materials is approximately 42°.
Internal specular reflection within
a light guide at the guide surface to
air boundary is utilized to help
transmit light through the light
guide.

light-guide-formula

 

 

φc = 42° approximate value for
plastics and glass.

Light rays internal to a light guide
incident to guide surface to air
boundary are total internally
reflected when the angle of
incidence is 42° or greater. Having
the critical angle being slightly less
than 45° for most light guide
materials is very convenient
because it allows the use of 45°
reflecting prism surfaces in light
guide designs.

Ray Tracing

Ray tracing is a technique used to
predict the path of light rays into,
through, and out of a light guide.
The principles of Snell’s law,
Fresnel loss, and specular
reflection are applied at each guide
surface to air interface to
determine the direction of the light
ray. Ray tracing is used in this
Application Brief to illustrate the
performance of light guide designs.

Light Guide Design

There are three design issues to be
examined when designing a light
guide:
1) effective flux coupling to get the light
from an LED lamp into the light guide
with minimal loss,
2) transmitting the light through the
guide to the exit surface, and
3) allowing the light to escape through
the exit surface with minimal loss.

Flux Coupling to Get LED Light into a
Light Guide

Flux from an LED lamp must be
effectively coupled to the entrance
end of a light guide to permit light
capture (light to enter the light
guide) with minimal loss before it
can be effectively transmitted and
utilized. Flux coupling and capture
are usually ineffective when the
LED lamp is external to the
envelope of the light guide surface
to air boundary, and conversely are
effective when the lamp is located
inside the light guide surface to air
boundary.

With the LED lamp external to the
light guide, as shown in Figure 5,
effective flux coupling and light
capture occur only when the LED
lamp radiation pattern angle
matches the acceptance pattern
angle of the light guide. Thus,
effective flux coupling may be very
difficult to accomplish and most of
the flux from the LED lamp may be
lost. Less than 10% of the available
flux is typically captured by a light
guide with this configuration.

A lens may be used for flux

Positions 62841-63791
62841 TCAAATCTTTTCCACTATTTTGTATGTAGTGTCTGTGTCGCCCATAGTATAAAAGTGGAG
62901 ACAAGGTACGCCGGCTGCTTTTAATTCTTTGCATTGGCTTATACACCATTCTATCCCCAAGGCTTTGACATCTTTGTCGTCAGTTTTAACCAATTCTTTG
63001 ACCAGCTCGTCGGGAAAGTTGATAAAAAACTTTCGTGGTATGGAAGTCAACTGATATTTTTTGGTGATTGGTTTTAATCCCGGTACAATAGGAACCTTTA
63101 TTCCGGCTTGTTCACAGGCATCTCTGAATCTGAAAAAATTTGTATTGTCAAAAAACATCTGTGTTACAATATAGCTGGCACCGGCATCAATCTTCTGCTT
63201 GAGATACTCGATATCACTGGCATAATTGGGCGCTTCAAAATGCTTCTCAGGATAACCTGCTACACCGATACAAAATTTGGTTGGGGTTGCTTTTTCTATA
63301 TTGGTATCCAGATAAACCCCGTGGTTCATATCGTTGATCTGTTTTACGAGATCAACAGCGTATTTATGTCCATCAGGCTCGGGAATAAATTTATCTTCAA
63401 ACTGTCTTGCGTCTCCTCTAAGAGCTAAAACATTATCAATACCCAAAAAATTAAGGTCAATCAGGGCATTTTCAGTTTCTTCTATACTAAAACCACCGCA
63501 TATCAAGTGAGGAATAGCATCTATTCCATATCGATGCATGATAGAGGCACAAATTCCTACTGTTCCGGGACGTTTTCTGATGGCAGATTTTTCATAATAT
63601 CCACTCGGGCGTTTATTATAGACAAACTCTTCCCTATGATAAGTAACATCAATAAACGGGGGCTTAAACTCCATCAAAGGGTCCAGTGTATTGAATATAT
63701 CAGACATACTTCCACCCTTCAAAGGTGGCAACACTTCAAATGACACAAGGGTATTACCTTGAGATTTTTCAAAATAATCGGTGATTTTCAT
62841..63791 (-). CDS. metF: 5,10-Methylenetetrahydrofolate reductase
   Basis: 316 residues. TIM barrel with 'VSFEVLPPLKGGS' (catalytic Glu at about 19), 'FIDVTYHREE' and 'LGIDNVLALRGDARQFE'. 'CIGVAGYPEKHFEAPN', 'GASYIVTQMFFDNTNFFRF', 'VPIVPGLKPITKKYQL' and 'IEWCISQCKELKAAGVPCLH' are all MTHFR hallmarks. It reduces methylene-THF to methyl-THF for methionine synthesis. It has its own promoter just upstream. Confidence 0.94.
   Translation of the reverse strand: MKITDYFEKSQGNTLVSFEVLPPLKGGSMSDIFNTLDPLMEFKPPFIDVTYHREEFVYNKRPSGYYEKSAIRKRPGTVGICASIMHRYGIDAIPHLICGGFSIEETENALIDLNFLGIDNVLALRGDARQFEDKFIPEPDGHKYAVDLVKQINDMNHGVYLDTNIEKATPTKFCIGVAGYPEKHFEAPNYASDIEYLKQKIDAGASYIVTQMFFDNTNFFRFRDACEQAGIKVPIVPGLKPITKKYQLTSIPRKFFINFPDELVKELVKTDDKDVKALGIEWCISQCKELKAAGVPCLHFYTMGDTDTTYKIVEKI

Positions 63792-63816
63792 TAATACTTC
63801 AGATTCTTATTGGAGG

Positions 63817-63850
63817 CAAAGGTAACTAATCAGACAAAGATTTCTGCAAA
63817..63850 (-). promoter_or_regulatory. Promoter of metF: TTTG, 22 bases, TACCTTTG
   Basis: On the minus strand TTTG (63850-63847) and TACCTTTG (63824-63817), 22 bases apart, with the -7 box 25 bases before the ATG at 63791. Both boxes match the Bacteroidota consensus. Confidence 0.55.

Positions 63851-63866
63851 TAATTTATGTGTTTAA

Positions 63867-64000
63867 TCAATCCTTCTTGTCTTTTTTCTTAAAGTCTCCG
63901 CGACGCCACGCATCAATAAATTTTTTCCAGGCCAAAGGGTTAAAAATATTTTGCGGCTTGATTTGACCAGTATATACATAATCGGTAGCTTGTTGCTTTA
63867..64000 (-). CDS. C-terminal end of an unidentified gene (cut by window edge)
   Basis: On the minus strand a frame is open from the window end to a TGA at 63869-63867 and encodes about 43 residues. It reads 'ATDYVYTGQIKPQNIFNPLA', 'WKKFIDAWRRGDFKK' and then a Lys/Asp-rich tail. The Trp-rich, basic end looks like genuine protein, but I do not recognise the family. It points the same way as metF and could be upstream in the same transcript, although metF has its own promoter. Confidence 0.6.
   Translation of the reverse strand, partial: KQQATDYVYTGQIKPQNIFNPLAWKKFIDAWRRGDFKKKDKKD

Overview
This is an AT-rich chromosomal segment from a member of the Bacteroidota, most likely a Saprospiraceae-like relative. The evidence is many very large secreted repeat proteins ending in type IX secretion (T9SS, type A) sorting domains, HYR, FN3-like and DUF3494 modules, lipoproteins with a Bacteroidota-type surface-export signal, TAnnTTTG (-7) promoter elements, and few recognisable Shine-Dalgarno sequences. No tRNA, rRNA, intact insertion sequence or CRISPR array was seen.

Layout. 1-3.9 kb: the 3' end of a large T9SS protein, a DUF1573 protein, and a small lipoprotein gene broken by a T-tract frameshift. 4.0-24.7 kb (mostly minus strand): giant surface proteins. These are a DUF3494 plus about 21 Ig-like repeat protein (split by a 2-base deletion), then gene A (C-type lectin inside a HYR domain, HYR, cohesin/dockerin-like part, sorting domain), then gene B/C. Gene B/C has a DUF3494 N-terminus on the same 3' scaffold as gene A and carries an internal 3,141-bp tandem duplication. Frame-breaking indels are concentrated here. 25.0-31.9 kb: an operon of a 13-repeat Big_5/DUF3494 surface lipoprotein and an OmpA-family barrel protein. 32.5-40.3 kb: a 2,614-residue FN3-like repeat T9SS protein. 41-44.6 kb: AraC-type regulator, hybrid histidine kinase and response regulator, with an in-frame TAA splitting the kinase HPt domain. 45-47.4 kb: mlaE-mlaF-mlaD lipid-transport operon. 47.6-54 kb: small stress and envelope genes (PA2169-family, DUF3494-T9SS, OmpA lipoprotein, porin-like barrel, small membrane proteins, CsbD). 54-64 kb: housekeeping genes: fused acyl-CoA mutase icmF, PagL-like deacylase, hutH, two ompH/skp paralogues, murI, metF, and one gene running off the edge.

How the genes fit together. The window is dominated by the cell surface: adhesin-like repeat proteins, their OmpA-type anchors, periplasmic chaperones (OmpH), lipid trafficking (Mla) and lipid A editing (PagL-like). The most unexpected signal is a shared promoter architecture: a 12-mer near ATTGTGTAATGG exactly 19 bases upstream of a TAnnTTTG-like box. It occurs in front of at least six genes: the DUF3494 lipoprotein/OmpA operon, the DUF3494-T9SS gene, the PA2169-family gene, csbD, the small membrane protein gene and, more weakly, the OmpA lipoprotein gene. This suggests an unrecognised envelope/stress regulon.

coupling to focus the flux from an
LED lamp onto the entrance end of
a light guide, as shown in Figure 6.
The focused flux should just fill
the entrance end of the light guide.
Light capture can be up to 80%
effective, but does require
availability of physical distance to
accommodate the focal length of

fiigure5

Figure 5. LED Lamp External to Light Guide.

figure6

Figure 6. Using a Lens to Focus LED Light Onto Light Guide.

the lens. The cost of the focusing
lens must be added to the cost of
the light pipe design.

The best design for most effective
flux coupling is to have the LED
lamp located inside the envelope of
the light guide surface to air
boundary. This concept is
illustrated in Figure 7a. In this
configuration, the LED lamp is
embedded into the light guide and
all light rays emanating from the
LED lamp are captured by the light
guide. The light capture
effectiveness is 92%, taking into
account the Fresnel losses across
the air gap. This design concept is
recommended for use with dome
LED package devices such as
T-1 3/4, T-1, and subminiature LED
lamps.

201figure7a

Figure 7a. LED Lamp Located Inside a Light Guide for Best Flux Coupling.

figure7b

Figure 7b. LED Lamp Epoxied into a Light Guide to Eliminate Fresnel Loss.

When the LED lamp package is
glued into the light guide with an
optical grade epoxy, as shown in
Figure 7b, the epoxy package of
the lamp optically disappears due
to the elimination of Fresnel
losses, and the flux capture is
essentially 100%. In most light
guide applications, using epoxy to
glue the LED lamp to the light
guide to eliminate air gap Fresnel
loss is neither practical nor
necessary. All of the suggested
light guide designs presented in
this Application Brief assume there